Mirjam Varadinis: You have a way of twisting things, both literally and figuratively. You make a lot of your sculptures by taking ordinary things apart and then putting them together again so that they lose their original meaning and acquire a completely new and different significance. Would you describe your method as deconstructivist?
Mark Handforth: Well, I probably wouldn’t describe it that way. I imagine artists themselves rarely do, but I think you’re right at the same time. Although weirdly enough, it was old fashioned Constructivism that pictured a kind of animation of the original, of the ready-made, and in my work I’m often picturing a similar type of movement. The difference, I suppose, is that the Constructivists were always pushing toward some great utopia, while I’m sitting here dismantling a kind of paradise. […]
MV: You often work with the same motifs, but configured completely differently each time. How do the works relate to each other and what role do they play in the exhibition as a whole ?
MH: I see my exhibitions as « landscapes ». Every work is closely connected to the other works on view and together they create a totality in the espace. Depending on where and with which other works a sculpture is shown, the sculpture’s meaning is changed. So the selection and the composition of the works are very important for me and are done very carefully since I always see an exhibition as a whole.
MV: You keep returning to the motif of street signs. They play a distinctive role in American culture and evoke memories of Ed Ruscha’s famous photo series and Robert Venturi’s Learning from Las Vegas (1972). But instead of reproducing or depicting them, you go a step further and make replicas of them. The resulting sculptures have something very sexy and Pop-like about them with their voluptuously colorful surfaces.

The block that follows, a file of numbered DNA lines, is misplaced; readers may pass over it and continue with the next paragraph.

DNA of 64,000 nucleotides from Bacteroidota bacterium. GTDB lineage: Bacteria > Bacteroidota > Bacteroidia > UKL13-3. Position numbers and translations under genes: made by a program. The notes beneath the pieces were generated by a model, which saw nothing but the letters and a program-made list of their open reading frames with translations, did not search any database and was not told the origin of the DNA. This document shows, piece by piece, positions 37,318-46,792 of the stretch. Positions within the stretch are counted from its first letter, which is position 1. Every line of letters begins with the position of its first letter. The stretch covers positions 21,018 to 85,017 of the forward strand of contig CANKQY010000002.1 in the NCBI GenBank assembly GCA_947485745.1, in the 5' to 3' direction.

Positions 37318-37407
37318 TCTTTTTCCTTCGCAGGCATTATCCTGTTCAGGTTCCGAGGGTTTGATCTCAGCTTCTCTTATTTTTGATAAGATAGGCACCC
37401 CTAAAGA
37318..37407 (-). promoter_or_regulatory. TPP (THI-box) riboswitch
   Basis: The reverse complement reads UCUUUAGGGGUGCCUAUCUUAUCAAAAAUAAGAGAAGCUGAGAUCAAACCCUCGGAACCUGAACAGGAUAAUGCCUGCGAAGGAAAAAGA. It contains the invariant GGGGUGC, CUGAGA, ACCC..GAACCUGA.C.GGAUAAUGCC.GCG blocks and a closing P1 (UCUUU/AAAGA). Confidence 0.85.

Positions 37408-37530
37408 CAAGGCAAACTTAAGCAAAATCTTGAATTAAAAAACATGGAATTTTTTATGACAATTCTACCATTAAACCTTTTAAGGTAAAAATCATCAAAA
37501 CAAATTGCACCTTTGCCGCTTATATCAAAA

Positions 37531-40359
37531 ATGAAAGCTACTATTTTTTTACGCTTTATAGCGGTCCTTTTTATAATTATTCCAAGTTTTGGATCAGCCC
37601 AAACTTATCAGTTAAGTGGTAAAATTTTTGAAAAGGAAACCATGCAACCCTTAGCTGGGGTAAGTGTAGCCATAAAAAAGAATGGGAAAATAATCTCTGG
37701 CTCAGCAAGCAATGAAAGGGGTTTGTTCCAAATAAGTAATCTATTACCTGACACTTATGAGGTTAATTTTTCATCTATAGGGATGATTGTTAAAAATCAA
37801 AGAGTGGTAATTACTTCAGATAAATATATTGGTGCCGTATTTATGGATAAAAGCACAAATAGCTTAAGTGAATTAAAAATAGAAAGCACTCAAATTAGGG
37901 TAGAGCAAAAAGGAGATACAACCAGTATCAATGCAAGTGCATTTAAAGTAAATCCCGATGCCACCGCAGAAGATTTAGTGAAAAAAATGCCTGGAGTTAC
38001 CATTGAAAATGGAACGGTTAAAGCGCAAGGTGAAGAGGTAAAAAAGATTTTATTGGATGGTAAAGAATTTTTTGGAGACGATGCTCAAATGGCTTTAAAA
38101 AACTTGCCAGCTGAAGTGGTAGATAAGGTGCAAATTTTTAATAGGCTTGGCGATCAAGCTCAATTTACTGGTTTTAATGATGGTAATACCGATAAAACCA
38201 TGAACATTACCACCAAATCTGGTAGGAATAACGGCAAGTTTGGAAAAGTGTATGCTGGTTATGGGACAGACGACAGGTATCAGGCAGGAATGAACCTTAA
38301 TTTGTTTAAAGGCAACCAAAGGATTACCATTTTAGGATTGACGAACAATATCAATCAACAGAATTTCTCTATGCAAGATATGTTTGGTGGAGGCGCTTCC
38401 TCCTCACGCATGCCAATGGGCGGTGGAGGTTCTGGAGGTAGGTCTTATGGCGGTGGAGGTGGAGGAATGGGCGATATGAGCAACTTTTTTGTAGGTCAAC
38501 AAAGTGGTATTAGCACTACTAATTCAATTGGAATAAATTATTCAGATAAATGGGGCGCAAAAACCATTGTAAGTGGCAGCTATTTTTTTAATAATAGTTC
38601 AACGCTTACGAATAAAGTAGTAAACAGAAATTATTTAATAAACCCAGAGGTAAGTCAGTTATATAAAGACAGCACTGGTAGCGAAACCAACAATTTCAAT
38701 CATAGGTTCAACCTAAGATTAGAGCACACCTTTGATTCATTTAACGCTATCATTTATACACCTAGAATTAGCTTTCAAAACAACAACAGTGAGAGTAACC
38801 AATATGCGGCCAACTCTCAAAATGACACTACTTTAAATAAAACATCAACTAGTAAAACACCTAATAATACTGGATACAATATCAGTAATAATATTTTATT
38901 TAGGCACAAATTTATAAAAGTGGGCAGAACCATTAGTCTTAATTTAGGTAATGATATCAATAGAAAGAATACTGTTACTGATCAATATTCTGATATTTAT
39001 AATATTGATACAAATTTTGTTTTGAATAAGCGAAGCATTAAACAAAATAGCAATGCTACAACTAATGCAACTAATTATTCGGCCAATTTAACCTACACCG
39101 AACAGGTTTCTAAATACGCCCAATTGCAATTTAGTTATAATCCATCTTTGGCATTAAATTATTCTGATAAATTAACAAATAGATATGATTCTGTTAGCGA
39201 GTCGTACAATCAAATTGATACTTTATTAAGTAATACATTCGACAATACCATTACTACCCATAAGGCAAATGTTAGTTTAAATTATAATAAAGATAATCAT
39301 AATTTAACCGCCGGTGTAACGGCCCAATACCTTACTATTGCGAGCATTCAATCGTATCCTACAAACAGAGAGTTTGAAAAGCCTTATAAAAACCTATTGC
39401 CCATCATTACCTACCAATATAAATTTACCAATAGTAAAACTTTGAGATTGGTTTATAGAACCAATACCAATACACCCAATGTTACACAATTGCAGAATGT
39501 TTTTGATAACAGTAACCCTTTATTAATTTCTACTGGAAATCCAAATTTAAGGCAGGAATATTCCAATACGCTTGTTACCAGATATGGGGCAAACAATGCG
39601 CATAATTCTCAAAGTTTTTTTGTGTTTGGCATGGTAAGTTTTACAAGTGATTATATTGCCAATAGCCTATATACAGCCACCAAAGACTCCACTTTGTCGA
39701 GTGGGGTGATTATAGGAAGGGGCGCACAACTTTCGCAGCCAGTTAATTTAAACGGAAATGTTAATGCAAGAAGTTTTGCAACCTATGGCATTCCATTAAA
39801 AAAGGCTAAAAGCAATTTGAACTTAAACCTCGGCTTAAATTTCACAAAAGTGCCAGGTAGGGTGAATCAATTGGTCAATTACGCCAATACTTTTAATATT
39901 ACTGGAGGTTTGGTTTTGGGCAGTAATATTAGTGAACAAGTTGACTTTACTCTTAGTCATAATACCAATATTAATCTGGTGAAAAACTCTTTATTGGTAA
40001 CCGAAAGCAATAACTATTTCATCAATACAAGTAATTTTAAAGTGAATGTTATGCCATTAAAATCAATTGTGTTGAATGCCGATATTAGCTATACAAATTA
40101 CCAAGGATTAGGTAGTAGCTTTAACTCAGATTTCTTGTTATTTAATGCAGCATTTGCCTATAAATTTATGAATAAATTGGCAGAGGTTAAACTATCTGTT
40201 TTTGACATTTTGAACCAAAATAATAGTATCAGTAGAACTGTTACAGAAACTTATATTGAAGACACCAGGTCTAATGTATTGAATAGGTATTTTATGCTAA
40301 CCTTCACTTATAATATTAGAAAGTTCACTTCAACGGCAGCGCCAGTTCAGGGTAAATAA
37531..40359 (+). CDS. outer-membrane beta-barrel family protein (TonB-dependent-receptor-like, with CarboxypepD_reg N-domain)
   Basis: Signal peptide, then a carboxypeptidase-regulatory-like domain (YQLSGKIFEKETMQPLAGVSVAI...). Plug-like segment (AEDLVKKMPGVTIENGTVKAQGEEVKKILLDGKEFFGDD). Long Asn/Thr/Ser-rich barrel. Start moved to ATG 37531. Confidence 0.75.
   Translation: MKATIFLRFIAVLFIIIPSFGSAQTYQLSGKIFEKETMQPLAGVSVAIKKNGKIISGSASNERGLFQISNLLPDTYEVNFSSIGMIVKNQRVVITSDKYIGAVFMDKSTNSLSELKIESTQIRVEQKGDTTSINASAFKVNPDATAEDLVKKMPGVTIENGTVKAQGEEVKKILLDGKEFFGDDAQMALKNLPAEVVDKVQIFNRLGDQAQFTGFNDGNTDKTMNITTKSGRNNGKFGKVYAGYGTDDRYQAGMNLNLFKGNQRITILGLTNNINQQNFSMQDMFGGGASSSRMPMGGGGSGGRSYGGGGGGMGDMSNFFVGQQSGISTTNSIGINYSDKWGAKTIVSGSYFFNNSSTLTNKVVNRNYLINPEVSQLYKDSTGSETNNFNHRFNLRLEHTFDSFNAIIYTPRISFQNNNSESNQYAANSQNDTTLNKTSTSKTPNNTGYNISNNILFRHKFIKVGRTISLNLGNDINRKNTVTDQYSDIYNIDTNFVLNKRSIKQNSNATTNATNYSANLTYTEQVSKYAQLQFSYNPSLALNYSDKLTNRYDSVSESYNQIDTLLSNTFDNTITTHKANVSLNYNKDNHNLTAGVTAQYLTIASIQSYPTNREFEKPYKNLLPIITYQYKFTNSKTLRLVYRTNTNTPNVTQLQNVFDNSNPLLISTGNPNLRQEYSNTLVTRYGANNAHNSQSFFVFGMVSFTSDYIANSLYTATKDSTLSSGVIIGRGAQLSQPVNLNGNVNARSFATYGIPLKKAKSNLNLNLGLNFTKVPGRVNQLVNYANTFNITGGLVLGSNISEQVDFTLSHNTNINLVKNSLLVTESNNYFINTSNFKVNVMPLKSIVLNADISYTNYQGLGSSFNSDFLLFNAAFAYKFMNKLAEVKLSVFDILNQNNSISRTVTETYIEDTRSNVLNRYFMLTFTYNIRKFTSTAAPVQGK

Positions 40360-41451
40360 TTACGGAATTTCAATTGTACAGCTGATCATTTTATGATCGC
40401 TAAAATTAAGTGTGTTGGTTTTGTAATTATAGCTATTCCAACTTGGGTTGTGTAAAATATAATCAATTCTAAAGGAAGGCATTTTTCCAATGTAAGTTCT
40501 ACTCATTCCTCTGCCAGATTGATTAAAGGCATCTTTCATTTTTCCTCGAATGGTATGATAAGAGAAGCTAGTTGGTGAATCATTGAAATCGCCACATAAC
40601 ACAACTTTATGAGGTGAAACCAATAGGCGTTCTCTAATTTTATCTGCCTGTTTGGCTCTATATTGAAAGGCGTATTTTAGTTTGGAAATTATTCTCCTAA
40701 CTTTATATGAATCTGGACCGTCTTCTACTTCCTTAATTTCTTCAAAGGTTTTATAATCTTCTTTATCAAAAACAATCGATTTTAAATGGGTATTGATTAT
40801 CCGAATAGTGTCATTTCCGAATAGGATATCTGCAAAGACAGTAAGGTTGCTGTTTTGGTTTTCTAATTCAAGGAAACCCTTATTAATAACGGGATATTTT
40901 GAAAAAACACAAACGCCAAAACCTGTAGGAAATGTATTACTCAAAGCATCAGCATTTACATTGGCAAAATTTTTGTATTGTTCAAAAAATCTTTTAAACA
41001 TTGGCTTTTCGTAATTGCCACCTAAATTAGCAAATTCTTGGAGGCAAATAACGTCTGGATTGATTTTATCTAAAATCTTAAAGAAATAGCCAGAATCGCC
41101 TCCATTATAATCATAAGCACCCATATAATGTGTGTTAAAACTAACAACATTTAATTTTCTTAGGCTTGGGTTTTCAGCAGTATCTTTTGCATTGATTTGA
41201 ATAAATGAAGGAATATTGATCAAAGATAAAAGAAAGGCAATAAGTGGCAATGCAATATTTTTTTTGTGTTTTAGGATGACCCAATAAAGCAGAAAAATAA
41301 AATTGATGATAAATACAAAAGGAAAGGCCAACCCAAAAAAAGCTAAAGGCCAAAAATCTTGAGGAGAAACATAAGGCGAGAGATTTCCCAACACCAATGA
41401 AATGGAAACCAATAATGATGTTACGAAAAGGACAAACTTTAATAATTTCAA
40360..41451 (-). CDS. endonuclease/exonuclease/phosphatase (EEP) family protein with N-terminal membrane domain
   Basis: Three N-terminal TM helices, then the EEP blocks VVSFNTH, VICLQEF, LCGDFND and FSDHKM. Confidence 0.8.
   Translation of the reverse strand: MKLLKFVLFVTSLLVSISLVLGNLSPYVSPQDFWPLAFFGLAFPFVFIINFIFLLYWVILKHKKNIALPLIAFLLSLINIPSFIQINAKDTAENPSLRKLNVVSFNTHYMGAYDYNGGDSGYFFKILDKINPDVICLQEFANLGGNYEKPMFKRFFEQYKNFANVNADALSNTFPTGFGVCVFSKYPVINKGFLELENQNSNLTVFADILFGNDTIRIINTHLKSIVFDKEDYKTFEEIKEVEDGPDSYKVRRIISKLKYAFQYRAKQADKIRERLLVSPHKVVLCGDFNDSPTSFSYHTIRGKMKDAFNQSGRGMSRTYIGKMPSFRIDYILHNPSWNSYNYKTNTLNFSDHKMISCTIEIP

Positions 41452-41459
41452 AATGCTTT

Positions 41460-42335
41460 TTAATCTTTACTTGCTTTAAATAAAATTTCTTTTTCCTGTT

MH: Pop is the American cultural language. It’s unpretentious and is the only culture in the US that is not learned or borrowed. My sculptures are pop, they recognize popular culture as the real culture of this country and they are ready-mades, but their meaning doesn’t solely lie in the surface. They deal with “the facts on the ground.” Literally the “facts on the ground” - lampposts, signs, hydrants, tires, you name it - and with the existential implications of those facts.
MV: You obviously also have an affinity with the aesthetic vocabulary of Minimalism, especially in the neon works that bring to mind Dan Flavin’s light sculptures.
MH: When I grew up, Minimalism had already become part of classical art history along with Pop art. For me all these past art languages are simply that: available languages that I can speak. And sometimes I’m happy to use two different languages in the same sentence. Even if it is a little confusing. Besides I think this distinction between Pop and Minimal art is questionable anyway. Wasn’t Donald Judd fairly Pop with fluorescent Plexiglas surfaces?
(extract from All that is Solid Melts into Air, a conversation with Mark Handforth by Mirjam Varadinis, in Mark Handforth, Kunsthaus Zürich, ed. JRP/Ringier, 2005)